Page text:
Go Set a Watchman by Harper Lee
Series: To Kill a Mockingbird #2
Published by Harper on July 14, 2015
Genres: Historical Fiction, Adult
Pages: 278 : Hardcover edition
Source: Purchased on Amazon
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Originally written in the mid-1950s, Go Set a Watchman was the novel Harper Lee first submitted to her publishers before To Kill a Mockingbird. Assumed to have been lost, the manuscript was discovered in late 2014.
Go Set a Watchman features many of the characters from To Kill a Mockingbird some twenty years later. Returning home to Maycomb to visit her father, Jean Louise Finch—Scout—struggles with issues both personal and political, involving Atticus, society, and the small Alabama town that shaped her.
Exploring how the characters from To Kill a Mockingbird are adjusting to the turbulent events transforming mid-1950s America, Go Set a Watchman casts a fascinating new light on Harper Lee’s enduring classic. Moving, funny and compelling, it stands as a magnificent novel in its own right.
I’ve read a lot of reviews where people are either enraged over the content of Harper Lee’s sequel, angered about how the book even came about to being published, or delighted that there is a sequel to be published in the first place and giving it rave reviews. When I was reading Go Set a Watchman, however, I didn’t really fall into any of these categories.
You know what I felt? I felt sad. I felt sad the entire time I was reading it. It was like we were given this book, but something was also being taken away. I kept thinking about To Kill a Mockingbird (obviously since this is its sequel) and while I did read that when I was younger (my freshman year of high school, so about 6 years ago) I felt that the nostalgia of that book was taken away with the addition of this one. I couldn’t shake the feeling of being so tremendously sad.
That being said, I couldn’t put the book down either. Once I fell into it, I would resurface an hour or so later having read 50 or so pages and in this strange state of melancholy. Maybe it’s because of the way Scout/Jean Louise talks about her town, herself, and her father that she too, is seeing everything from a different perspective. She’s not a child anymore; she’s a young woman who is coming home to a rude awakening, so to speak.
Think about her name itself; Jean Louise. No one calls her Scout anymore (only her father and that’s pretty rare). The loss of her childhood nickname truly showed, to me, how much things have changed for her. Additionally, and by now I think a lot of people know this, when Jean Louise see’s her father at a community meeting (basically a KKK meeting) she is absolutely stunned and horrified. So much so, that she literally throws up from the horror of it. She is seeing her father in unaltered way. In other words, not through the lens of a child. Atticus is not the hero anymore; he has become a man and a regular human to Jean Louise. And I think this is why so many people were upset about it too; because we saw everything the way that Scout did and now we’re seeing everything the way that Jean Louise is seeing it, and it makes us sad, angry, etc.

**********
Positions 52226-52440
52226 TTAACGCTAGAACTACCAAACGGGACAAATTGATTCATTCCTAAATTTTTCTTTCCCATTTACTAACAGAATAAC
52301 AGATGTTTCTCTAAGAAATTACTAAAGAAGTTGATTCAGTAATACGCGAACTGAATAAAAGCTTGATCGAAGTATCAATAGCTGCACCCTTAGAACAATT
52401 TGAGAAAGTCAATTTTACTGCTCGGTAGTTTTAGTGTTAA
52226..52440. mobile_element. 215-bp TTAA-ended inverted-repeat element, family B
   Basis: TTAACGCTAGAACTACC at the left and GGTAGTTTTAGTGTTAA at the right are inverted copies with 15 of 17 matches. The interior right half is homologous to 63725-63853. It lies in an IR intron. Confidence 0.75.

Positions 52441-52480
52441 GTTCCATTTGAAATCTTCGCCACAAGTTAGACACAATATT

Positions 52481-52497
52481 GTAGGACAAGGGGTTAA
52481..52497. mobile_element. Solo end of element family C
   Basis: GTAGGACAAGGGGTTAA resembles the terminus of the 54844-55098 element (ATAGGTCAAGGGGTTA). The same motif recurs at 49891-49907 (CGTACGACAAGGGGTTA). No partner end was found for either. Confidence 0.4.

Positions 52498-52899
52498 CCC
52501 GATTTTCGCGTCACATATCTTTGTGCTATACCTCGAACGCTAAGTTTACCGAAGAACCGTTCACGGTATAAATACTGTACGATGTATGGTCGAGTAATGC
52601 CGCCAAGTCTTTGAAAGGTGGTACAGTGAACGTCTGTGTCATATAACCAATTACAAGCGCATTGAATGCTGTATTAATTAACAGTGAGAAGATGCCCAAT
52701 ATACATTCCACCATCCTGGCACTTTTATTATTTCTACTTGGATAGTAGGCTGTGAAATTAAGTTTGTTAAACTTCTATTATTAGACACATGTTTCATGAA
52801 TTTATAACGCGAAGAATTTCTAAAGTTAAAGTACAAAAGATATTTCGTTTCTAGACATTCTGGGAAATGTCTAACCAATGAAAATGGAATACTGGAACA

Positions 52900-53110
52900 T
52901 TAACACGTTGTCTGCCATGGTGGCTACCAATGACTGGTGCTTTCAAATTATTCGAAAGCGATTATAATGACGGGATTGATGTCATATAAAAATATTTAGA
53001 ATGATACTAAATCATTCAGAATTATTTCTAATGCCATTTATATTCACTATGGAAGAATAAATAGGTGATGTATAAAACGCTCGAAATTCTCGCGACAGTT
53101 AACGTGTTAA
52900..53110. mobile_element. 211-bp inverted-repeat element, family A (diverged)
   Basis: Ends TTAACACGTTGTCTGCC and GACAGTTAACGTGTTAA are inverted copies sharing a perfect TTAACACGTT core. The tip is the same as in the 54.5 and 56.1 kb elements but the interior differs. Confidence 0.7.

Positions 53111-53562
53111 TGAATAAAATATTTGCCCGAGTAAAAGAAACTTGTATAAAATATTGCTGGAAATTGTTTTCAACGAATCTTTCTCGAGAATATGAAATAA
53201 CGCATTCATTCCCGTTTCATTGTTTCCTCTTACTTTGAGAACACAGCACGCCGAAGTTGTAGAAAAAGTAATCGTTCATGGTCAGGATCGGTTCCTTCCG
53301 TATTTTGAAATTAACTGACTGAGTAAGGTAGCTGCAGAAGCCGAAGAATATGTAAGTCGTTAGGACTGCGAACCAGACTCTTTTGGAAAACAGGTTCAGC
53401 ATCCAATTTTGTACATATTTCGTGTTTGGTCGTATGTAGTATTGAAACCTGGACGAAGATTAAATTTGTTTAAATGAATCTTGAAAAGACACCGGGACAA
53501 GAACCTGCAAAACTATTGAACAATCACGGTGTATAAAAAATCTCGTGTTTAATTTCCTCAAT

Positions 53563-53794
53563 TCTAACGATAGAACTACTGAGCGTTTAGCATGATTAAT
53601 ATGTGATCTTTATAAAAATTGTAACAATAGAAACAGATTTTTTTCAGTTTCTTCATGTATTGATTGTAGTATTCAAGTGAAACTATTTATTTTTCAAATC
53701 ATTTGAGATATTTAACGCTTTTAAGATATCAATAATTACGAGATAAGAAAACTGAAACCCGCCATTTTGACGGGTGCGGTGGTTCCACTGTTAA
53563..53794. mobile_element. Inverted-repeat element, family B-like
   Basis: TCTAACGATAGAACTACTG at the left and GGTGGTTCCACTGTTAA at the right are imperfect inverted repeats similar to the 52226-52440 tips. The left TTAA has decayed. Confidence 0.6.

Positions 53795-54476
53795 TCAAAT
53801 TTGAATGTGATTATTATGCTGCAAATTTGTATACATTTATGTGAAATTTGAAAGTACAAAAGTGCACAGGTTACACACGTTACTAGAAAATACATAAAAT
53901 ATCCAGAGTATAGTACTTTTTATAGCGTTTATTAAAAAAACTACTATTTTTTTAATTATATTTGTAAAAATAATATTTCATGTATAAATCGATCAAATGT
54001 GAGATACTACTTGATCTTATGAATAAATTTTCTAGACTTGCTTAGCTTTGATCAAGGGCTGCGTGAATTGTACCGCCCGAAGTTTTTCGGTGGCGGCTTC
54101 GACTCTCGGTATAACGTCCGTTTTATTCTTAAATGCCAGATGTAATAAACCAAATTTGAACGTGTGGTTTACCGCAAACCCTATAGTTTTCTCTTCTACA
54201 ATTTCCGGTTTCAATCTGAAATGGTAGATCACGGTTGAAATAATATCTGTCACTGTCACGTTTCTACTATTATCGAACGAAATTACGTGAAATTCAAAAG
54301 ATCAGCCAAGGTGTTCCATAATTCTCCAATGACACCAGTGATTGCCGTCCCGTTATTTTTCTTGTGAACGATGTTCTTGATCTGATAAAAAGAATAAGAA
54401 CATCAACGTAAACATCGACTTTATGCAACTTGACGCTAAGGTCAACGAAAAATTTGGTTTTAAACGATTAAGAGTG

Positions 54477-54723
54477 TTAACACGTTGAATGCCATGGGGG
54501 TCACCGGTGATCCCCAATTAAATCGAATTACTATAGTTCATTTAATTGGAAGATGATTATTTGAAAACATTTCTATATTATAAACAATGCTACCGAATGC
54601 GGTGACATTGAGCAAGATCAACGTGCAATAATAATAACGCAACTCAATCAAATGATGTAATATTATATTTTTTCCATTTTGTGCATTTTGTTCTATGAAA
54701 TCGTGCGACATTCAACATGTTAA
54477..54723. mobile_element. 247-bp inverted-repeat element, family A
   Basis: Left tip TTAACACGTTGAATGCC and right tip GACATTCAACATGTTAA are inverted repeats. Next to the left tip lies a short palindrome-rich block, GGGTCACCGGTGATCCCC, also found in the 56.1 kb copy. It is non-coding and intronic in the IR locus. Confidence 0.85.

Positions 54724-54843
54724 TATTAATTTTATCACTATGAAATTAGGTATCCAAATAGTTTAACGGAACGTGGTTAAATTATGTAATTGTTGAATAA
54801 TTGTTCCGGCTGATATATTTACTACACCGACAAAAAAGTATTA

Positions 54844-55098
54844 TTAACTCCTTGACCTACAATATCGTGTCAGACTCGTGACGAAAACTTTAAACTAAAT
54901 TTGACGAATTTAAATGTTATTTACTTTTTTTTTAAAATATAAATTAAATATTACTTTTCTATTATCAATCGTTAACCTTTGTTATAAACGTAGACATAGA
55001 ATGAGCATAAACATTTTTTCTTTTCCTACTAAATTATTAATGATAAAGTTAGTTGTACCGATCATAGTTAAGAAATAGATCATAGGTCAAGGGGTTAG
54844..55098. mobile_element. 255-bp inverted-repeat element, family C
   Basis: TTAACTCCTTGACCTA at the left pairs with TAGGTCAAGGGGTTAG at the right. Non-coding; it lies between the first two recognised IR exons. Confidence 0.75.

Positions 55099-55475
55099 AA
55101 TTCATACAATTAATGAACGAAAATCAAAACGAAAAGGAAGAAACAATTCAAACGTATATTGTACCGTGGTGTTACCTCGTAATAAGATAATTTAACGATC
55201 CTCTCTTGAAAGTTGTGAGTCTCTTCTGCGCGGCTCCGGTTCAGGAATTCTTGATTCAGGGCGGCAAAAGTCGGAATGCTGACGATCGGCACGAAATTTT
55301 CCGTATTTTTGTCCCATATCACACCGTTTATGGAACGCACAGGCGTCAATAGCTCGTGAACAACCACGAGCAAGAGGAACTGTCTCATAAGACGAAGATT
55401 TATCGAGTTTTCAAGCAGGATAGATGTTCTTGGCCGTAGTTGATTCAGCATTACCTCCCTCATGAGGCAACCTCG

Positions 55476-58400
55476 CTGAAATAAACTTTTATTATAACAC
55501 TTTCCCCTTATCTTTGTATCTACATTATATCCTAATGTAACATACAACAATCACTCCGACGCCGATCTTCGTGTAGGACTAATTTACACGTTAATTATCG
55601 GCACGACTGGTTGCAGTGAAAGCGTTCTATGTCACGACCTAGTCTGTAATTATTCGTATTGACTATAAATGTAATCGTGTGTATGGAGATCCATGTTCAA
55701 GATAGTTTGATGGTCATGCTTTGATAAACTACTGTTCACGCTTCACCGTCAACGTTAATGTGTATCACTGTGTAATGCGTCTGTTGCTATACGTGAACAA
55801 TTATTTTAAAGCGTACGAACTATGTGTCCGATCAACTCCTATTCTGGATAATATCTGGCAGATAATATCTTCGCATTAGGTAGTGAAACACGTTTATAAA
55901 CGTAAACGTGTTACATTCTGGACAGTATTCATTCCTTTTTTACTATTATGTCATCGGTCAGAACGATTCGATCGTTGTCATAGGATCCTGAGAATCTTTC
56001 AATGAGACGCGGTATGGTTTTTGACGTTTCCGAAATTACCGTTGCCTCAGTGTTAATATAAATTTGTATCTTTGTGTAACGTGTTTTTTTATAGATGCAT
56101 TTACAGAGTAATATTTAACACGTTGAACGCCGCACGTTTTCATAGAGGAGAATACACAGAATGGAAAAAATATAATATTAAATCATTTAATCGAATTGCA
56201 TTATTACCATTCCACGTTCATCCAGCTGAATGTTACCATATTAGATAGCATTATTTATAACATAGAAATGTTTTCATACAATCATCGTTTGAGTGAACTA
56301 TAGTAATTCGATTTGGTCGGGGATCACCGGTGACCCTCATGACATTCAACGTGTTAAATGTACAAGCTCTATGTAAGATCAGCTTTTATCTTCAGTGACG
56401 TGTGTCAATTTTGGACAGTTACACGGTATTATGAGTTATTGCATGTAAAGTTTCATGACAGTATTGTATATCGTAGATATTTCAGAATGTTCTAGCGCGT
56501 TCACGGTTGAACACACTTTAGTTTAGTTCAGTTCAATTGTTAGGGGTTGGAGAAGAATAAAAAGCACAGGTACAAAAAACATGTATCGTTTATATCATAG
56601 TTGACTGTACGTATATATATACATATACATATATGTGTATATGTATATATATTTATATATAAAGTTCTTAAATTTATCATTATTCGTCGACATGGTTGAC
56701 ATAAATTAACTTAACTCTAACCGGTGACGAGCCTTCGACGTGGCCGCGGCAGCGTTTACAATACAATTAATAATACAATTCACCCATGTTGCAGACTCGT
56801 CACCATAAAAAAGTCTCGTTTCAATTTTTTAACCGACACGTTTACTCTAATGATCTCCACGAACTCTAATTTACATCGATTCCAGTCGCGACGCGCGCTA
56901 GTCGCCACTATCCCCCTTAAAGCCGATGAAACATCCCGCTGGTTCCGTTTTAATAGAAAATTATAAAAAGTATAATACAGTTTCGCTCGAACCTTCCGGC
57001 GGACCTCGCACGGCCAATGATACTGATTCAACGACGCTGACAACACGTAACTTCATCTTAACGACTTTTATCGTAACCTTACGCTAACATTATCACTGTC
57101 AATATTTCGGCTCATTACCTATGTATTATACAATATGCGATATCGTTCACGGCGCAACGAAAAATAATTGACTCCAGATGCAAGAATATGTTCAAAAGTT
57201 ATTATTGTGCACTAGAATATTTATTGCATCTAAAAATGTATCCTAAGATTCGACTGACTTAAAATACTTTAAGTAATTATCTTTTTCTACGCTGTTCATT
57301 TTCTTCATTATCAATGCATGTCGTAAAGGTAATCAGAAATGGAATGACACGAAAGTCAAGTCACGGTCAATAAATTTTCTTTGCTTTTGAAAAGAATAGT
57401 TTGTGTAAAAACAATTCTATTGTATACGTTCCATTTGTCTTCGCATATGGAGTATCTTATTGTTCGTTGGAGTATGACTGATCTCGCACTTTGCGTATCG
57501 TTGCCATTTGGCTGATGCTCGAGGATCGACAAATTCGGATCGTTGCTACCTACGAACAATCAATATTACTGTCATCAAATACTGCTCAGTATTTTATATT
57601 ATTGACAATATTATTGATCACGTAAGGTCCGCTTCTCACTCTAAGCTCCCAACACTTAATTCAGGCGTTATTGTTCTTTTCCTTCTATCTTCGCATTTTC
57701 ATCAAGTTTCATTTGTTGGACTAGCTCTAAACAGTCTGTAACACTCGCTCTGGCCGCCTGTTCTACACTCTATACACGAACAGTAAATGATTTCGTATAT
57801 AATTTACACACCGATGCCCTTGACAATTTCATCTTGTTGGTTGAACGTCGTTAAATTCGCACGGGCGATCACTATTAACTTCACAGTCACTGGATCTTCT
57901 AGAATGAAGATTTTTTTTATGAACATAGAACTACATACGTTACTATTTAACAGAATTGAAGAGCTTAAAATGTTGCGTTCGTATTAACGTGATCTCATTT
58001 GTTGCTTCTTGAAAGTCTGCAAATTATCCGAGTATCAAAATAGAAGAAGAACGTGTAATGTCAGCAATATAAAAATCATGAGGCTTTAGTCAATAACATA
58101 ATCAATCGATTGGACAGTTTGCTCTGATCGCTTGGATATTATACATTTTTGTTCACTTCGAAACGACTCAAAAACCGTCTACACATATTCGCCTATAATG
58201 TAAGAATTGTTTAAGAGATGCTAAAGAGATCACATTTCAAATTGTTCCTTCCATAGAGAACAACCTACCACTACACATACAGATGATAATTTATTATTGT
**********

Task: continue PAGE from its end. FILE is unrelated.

To take something like To Kill a Mockingbird and turn its entire racial and social premise on its head through one 258 page novel is amazing. And that’s exactly what Go Set a Watchman did and it’s compelling, maddening, and depressing. Did Go Set a Watchman change my opinion of its characters? Yes; I’d be stupid not to think that. Do I still think To Kill a Mockingbird is still one of the greatest novels I have ever had the privilege of reading? Yes, because it is a privilege. It’s a privilege that we, as readers, are overlooking that we even have the ability to read both novels and analyze them (considering Go Set a Watchman was locked away for so many years for a reason).
At the end of the day, I still love To Kill a Mockingbird and I really like Go Set a Watchman. I think they both have their merits and faults, but Harper Lee created this world that would have never existed otherwise, and has given life to real characters. Characters that are not perfect, don’t fit into any specific mold, and go through very real, complex, circumstances, making them more like us than we realize. As Jean Louise puts it, we’re all seeing them as human now.
And while I don’t think the book was excellent (not like its predecessor) I do think it was very good. It will have to stand the test of time and while I don’t think it will ever reach the level of To Kill a Mockingbird, at the end of the day, I still enjoyed it immensely.
Here’s a Tweet, because I forgot to talk about Boo. But seriously, why was he not even mentioned once??
— Paige (@ThePaige_Turner) July 18, 2015